I used Square Dance Voile fabric by Anna Maria Horner.  It is a super light super soft fabric that reminds me of silk but without the hassle.  It's so beautiful in person and perfect for hot summers! 

I mixed the voile with a Jersey double stretch knit on top and added fabric covered buttons on the back.  The best thing about these sunsuits is when they get to small you can cut off the bottom and uncross the straps to make a top that will fit well into the toddler years.  I also used some scraps to make a headband.  My girl has got crazy hair these days and needs the extra help right now;)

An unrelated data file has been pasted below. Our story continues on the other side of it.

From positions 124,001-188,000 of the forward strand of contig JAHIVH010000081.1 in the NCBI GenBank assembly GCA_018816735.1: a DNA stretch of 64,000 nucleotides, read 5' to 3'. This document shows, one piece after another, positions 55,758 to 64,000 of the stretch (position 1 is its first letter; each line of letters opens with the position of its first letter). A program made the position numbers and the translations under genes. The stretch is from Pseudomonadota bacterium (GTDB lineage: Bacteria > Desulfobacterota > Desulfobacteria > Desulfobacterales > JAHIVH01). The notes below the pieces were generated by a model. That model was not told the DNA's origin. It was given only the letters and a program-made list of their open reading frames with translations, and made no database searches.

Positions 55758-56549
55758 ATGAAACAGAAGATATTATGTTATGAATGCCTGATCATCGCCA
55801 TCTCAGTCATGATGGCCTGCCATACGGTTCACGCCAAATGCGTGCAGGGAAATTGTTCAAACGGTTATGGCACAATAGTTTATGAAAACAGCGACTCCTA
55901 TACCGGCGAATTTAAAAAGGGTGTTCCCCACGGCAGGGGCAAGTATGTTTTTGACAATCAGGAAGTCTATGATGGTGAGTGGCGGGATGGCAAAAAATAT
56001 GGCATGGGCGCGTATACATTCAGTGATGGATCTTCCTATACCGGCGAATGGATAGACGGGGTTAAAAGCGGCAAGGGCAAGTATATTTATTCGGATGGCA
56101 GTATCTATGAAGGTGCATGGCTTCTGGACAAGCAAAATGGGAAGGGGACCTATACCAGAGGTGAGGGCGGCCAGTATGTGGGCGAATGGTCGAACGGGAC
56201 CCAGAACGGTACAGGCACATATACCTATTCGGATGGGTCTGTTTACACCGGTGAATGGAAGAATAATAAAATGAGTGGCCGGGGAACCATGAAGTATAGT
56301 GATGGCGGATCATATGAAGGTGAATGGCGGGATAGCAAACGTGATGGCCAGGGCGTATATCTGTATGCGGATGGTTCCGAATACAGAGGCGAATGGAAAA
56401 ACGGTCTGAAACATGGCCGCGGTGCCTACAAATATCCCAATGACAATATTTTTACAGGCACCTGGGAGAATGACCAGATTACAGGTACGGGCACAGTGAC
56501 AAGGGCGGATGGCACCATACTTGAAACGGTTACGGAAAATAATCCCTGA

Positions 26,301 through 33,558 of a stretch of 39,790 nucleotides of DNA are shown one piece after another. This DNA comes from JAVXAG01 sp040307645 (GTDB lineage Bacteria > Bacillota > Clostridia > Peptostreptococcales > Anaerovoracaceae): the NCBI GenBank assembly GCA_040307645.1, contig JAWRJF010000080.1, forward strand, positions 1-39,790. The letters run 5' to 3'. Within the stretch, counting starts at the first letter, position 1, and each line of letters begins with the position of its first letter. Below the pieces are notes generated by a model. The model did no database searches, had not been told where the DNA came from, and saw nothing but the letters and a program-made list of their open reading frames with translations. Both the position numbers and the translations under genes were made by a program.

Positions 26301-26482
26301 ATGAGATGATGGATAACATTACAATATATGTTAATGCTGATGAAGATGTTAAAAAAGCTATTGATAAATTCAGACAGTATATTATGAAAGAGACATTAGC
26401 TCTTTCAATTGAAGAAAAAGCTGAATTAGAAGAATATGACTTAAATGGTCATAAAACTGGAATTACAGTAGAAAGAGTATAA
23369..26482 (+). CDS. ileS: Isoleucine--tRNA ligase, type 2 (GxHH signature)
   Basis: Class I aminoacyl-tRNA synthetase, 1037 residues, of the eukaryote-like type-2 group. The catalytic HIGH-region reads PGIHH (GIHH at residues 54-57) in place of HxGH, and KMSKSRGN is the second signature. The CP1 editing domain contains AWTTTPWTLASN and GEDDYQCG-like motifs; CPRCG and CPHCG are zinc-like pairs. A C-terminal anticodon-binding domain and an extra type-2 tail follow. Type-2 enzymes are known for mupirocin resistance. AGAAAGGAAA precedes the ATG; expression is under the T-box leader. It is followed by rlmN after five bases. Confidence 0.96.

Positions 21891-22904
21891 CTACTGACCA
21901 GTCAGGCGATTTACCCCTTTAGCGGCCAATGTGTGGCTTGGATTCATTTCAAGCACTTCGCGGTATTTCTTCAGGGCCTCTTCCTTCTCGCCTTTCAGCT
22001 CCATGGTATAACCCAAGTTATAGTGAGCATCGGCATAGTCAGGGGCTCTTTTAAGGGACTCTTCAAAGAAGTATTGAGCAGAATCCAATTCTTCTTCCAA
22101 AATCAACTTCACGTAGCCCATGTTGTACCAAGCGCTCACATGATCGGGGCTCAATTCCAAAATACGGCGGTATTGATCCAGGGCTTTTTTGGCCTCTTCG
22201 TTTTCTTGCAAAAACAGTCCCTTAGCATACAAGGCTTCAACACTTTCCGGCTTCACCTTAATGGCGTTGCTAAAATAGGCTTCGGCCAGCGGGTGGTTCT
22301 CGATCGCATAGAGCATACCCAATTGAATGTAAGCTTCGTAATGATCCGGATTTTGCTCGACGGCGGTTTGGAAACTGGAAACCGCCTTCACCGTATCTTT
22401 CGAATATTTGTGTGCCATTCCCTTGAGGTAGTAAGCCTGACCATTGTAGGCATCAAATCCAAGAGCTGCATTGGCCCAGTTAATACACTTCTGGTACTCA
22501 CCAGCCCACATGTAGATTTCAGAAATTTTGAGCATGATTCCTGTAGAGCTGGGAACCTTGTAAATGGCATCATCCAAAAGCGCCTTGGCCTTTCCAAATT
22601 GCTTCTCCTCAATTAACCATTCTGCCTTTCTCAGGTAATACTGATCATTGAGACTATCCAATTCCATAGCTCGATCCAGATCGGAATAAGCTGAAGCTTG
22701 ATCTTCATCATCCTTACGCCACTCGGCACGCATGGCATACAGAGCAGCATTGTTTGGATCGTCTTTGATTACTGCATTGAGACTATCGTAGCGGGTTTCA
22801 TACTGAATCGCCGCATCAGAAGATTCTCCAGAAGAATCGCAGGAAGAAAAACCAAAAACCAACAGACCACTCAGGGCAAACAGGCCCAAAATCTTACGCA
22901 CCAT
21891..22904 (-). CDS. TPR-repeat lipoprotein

If you are unfamiliar with shirring, which is how the top of this sunsuit is made, here is a quick description on how I do it.  You can read more detailed shirring tutorials over at craft stylish and pretty ditty .

I sew my garment together first then load my bobbin with elastic thread by hand without adding tension.  Next I increase my thread width a little, and starting at the side seam sew 1/2" rows using a straight stitch.  I back stitch a few extra stitches than I normally would when I start and finish and this holds the elastic in place really well.  The more rows you sew the smaller the garment will get.  It's important that you stretch the fabric as you sew each row other wise you will end up with pleats instead of shirring.

Stretch fabric while sewing.

Before stretching shirring out. 

Stretch fabric while sewing.

Inside view.